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The effect of changing movement and posture using motion-sensor biofeedback, versus guidelines-based care, on the clinical outcomes of people with sub-acute or chronic low back pain-a multicentre, cluster-randomised, placebo-controlled, pilot trial.
BMC Musculoskelet Disord. 2015 May 29; 16:131.BM

Abstract

BACKGROUND

The aims of this pilot trial were to (i) test the hypothesis that modifying patterns of painful lumbo-pelvic movement using motion-sensor biofeedback in people with low back pain would lead to reduced pain and activity limitation compared with guidelines-based care, and (ii) facilitate sample size calculations for a fully powered trial.

METHODS

A multicentre (8 clinics), cluster-randomised, placebo-controlled pilot trial compared two groups of patients seeking medical or physiotherapy primary care for sub-acute and chronic back pain. It was powered for longitudinal analysis, but not for adjusted single-time point comparisons. The intervention group (n = 58) received modification of movement patterns augmented by motion-sensor movement biofeedback (ViMove, dorsaVi.com) plus guidelines-based medical or physiotherapy care. The control group (n = 54) received a placebo (wearing the motion-sensors without biofeedback) plus guidelines-based medical or physiotherapy care. Primary outcomes were self-reported pain intensity (VAS) and activity limitation (Roland Morris Disability Questionnaire (RMDQ), Patient Specific Functional Scale (PSFS)), all on 0-100 scales. Both groups received 6-8 treatment sessions. Outcomes were measured seven times during 10-weeks of treatment and at 12, 26 and 52 week follow-up, with 17.0 % dropout. Patients were not informed of group allocation or the study hypothesis.

RESULTS

Across one-year, there were significant between-group differences favouring the intervention group [generalized linear model coefficient (95 % CI): group effect RMDQ -7.1 (95 % CI-12.6;-1.6), PSFS -10.3 (-16.6; -3.9), QVAS -7.7 (-13.0; -2.4); and group by time effect differences (per 100 days) RMDQ -3.5 (-5.2; -2.2), PSFS -4.7 (-7.0; -2.5), QVAS -4.8 (-6.1; -3.5)], all p < 0.001. Risk ratios between groups of probability of improving by >30 % at 12-months = RMDQ 2.4 (95 % CI 1.5; 4.1), PSFS 2.5 (1.5; 4.0), QVAS 3.3 (1.8; 5.9). The only device-related side-effects involved transient skin irritation from tape used to mount motion sensors.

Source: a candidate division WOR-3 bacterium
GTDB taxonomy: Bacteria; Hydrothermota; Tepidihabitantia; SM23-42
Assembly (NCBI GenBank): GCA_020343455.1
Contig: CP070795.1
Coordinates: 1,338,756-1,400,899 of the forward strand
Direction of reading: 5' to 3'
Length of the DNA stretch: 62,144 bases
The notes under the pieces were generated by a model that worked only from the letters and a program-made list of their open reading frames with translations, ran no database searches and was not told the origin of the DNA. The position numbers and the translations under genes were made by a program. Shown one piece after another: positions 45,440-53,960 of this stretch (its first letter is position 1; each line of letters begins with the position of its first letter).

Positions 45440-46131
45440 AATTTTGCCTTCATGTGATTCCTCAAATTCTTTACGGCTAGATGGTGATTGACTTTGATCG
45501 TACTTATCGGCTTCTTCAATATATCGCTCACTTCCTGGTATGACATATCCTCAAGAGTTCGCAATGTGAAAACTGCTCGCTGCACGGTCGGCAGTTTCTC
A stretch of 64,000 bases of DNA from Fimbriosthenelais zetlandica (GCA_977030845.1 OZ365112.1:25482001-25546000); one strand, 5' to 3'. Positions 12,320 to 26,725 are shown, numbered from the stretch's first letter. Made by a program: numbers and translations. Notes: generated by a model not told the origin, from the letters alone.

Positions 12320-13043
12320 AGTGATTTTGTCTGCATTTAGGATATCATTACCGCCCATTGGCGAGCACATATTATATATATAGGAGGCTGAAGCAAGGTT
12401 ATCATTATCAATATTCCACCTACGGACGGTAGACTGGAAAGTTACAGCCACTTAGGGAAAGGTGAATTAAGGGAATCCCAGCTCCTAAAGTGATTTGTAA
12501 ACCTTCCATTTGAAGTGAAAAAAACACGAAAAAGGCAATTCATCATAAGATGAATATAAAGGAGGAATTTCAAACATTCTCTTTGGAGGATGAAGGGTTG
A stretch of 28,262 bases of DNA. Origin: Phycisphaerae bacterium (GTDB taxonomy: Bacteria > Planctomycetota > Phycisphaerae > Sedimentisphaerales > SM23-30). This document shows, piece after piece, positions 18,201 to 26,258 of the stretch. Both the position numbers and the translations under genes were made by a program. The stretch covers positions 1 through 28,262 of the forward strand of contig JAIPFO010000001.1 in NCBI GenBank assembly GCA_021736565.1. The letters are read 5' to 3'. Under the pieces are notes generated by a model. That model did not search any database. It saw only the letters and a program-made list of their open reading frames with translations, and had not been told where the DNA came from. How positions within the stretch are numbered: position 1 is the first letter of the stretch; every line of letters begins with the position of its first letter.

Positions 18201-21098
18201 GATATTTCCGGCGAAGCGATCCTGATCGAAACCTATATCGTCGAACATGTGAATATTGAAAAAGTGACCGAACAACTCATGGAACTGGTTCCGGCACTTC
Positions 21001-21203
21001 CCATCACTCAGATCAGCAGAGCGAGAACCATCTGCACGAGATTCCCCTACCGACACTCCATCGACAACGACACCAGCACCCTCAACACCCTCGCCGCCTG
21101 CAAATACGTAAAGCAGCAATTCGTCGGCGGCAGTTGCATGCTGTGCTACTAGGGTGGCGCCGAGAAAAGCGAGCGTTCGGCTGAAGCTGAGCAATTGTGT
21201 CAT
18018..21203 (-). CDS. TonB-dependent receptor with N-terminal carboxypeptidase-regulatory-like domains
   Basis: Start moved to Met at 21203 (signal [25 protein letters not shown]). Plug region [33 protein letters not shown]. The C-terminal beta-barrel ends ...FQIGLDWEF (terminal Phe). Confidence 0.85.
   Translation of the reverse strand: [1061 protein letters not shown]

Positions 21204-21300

CONCLUSIONS

Individualised movement retraining using motion-sensor biofeedback resulted in significant and sustained improvements in pain and activity limitation that persisted after treatment finished. This pilot trial also refined the procedures and sample size requirements for a fully powered RCT. This trial (Australian New Zealand Clinical Trials Registry NCT01572779) was equally funded by dorsaVi P/L and the Victorian State Government.

Authors+Show Affiliations

Institute of Sports Science and Clinical Biomechanics, University of Southern Denmark, Campusvej 55, Odense, M, 5230, Denmark. pkent@health.sdu.dk. Research Department, Spine Centre of Southern Denmark, Hospital Lillebaelt, Institute of Regional Health Services Research, University of Southern Denmark, Middelfart, Denmark. pkent@health.sdu.dk.Department of Physiotherapy, Monash University, Frankston, Victoria, Australia. rob.laird@optusnet.com.au.Department of Physiotherapy, Monash University, Frankston, Victoria, Australia. terrence.haines@monash.edu. Allied Health Research Unit, Monash Health, Clayton, Victoria, Australia. terrence.haines@monash.edu.

Pub Type(s)

Comparative Study
Journal Article
Multicenter Study
Randomized Controlled Trial

Language

eng

PubMed ID

26022102

Citation

Kent, Peter, et al. "The Effect of Changing Movement and Posture Using Motion-sensor Biofeedback, Versus Guidelines-based Care, On the Clinical Outcomes of People With Sub-acute or Chronic Low Back Pain-a Multicentre, Cluster-randomised, Placebo-controlled, Pilot Trial." BMC Musculoskeletal Disorders, vol. 16, 2015, p. 131.
Kent P, Laird R, Haines T. The effect of changing movement and posture using motion-sensor biofeedback, versus guidelines-based care, on the clinical outcomes of people with sub-acute or chronic low back pain-a multicentre, cluster-randomised, placebo-controlled, pilot trial. BMC Musculoskelet Disord. 2015;16:131.